A late-breaking oral platform presentation at the 59th Annual Scientific Meeting of the AHS in Boston in June 2017 included the results of the pooled analysis of data from ACT1 and ACT2. This analysis evaluated the safety and efficacy of gammaCore as an acute treatment for eCH or cCH in more than 250 patients.47 In ACT1 and the pooled analysis, significantly more patients with eCH achieved mild or no pain at 15 minutes after treatment initiation with gammaCore for the first treated cluster attack (ACT1 primary end point) compared with patients treated with the sham device (34% vs 11%; P = .01, and 39% vs 12%; P <.01, respectively), but not in ACT2 (50% vs 15%; P = .07).47 Additionally, a significantly greater proportion of all treated attacks achieved pain-free status at 15 minutes after treatment initiation (ACT2 primary end point) in eCH patients treated with gammaCore versus sham for ACT1 (15% vs 6%; P <.05), ACT2 (35% vs 7%; P <.05) and the pooled analysis (24% vs 7%; P <.01).47 No significant treatment differences were observed for either of these end points in the total CH population, the cCH population for ACT1, ACT2, or the pooled analysis.47 No serious device AEs were reported.47 Full results of the analysis will be available later this year.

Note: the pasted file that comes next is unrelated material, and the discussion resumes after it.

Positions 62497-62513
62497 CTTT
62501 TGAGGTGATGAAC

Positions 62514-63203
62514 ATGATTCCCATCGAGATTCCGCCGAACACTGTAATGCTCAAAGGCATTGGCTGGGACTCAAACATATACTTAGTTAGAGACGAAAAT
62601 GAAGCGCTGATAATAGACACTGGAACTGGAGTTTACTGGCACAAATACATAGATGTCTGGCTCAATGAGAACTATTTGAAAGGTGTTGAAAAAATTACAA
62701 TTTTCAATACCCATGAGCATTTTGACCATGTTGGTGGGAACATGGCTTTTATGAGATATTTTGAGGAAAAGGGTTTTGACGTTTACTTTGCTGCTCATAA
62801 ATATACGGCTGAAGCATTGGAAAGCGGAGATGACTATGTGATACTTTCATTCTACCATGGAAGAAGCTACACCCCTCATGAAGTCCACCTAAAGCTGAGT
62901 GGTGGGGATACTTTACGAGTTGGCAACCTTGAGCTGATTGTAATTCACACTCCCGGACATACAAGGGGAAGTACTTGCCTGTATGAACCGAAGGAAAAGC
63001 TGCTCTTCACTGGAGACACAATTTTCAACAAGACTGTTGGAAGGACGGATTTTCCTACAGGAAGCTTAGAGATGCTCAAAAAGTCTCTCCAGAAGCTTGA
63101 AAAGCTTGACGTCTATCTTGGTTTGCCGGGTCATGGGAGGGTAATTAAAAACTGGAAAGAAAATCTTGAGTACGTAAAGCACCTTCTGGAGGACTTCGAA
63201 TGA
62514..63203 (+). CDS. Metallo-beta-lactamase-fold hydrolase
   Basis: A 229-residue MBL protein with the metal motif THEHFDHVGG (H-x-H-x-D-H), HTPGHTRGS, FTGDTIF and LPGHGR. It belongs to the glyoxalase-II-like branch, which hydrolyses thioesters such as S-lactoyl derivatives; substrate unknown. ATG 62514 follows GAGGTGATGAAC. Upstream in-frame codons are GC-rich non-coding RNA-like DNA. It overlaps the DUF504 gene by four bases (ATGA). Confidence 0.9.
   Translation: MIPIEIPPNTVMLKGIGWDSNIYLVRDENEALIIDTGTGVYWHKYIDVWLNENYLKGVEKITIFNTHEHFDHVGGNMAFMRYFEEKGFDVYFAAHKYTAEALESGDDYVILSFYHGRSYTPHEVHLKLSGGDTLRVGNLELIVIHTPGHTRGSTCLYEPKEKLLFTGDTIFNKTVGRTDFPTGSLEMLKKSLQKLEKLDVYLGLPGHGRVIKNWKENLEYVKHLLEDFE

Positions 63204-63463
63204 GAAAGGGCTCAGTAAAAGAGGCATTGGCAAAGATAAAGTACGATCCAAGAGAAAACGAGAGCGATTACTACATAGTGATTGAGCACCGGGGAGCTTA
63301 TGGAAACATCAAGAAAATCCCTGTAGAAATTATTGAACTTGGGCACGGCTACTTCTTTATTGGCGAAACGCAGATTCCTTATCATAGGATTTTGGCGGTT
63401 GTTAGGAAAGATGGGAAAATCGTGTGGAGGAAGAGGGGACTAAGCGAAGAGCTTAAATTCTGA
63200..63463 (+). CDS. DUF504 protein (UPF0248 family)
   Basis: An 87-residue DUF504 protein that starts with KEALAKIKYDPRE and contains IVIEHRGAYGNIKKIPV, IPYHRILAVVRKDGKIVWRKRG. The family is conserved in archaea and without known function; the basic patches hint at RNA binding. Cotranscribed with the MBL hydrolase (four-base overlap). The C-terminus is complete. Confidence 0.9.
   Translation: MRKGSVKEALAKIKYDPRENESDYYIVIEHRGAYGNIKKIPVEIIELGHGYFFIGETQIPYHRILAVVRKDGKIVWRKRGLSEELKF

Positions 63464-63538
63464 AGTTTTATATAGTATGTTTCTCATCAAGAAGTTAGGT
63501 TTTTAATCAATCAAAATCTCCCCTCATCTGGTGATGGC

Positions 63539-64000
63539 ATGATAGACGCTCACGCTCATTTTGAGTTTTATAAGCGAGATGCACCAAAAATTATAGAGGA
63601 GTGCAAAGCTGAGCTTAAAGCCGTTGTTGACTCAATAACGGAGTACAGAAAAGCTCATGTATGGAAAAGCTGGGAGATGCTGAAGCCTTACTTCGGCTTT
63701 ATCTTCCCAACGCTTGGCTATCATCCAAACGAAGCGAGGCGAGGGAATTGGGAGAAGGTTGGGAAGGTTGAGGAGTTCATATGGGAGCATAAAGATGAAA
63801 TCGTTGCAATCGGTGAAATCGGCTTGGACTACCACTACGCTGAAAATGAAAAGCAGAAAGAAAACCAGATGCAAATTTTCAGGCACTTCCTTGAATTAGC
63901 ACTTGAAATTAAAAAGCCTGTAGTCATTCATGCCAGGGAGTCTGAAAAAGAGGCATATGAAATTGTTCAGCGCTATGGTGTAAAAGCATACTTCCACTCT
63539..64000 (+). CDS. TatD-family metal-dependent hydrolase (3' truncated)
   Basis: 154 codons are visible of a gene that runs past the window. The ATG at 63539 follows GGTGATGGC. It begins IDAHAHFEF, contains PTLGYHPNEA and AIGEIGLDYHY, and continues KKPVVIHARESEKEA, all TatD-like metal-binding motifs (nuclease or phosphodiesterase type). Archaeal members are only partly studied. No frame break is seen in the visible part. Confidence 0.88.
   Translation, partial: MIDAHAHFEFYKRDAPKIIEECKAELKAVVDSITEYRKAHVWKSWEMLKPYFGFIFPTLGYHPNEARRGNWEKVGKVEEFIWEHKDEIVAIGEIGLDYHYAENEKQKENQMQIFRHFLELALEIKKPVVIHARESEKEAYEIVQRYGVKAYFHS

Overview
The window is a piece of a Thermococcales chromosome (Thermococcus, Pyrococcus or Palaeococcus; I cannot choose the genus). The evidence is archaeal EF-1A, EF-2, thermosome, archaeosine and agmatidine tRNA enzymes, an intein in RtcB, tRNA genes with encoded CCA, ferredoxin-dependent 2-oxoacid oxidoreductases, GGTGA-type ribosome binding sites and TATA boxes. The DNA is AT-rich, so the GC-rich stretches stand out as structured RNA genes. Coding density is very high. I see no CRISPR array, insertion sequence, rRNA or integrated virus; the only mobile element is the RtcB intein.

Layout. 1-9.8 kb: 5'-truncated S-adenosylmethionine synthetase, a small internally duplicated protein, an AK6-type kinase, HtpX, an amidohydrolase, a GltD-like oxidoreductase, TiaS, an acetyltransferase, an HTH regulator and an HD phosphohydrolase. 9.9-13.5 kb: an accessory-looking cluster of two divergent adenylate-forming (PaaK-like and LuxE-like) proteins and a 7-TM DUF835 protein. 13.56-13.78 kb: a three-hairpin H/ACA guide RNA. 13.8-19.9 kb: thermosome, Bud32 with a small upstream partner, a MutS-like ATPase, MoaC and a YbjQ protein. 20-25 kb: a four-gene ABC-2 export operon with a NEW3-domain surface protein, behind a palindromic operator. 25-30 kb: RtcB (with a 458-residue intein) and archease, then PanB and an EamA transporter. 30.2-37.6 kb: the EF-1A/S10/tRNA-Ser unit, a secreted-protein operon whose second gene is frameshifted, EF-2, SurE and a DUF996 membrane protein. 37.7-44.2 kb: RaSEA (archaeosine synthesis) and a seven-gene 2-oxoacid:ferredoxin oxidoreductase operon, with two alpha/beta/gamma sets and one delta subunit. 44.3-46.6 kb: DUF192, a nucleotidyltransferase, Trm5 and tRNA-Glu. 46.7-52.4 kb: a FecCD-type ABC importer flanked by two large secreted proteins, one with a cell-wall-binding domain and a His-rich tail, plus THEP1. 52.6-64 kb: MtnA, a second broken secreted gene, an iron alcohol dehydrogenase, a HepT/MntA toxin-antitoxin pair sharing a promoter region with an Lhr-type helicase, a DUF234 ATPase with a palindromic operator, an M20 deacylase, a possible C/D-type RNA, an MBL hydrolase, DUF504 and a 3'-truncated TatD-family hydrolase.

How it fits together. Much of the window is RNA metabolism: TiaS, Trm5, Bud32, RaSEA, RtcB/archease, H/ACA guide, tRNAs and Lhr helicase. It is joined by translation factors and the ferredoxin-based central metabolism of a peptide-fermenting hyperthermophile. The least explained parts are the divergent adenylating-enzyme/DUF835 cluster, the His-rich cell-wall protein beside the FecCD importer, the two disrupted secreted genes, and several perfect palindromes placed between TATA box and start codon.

Based on the safety and efficacy in some patients with eCH, the release of gammaCore represents a novel treatment that addresses a large unmet need in this patient population.6 Treatment with gammaCore is not appropriate for all patient groups, and gammaCore is contraindicated in patients who have an active implantable medical device, such as a pacemaker, hearing aid implant, or any implanted electronic device; those who have a diagnosis of carotid atherosclerosis; and in patients who have undergone cervical vagotomy.44 Additionally, the safety and efficacy of gammaCore has not been evaluated in the following patients, and therefore is not indicated for: patients <18 years; pregnant women; patients with active cancer or cancer in remission; patients with clinically significant hypertension, hypotension, bradycardia, or tachycardia; patients with an abnormal cervical anatomy; patients with a history of brain tumor; patients with aneurysms; patients who have experienced cerebral bleeding or head trauma; patients with a baseline history of cardiac disease or atherosclerotic cardiovascular disease, including congestive heart failure, known severe coronary artery disease or recent myocardial infarction (within 5 years); patients with a history of a prolonged QT interval or arrhythmia; patients with a history of an abnormal baseline electrocardiogram; and patients with a history of seizures.44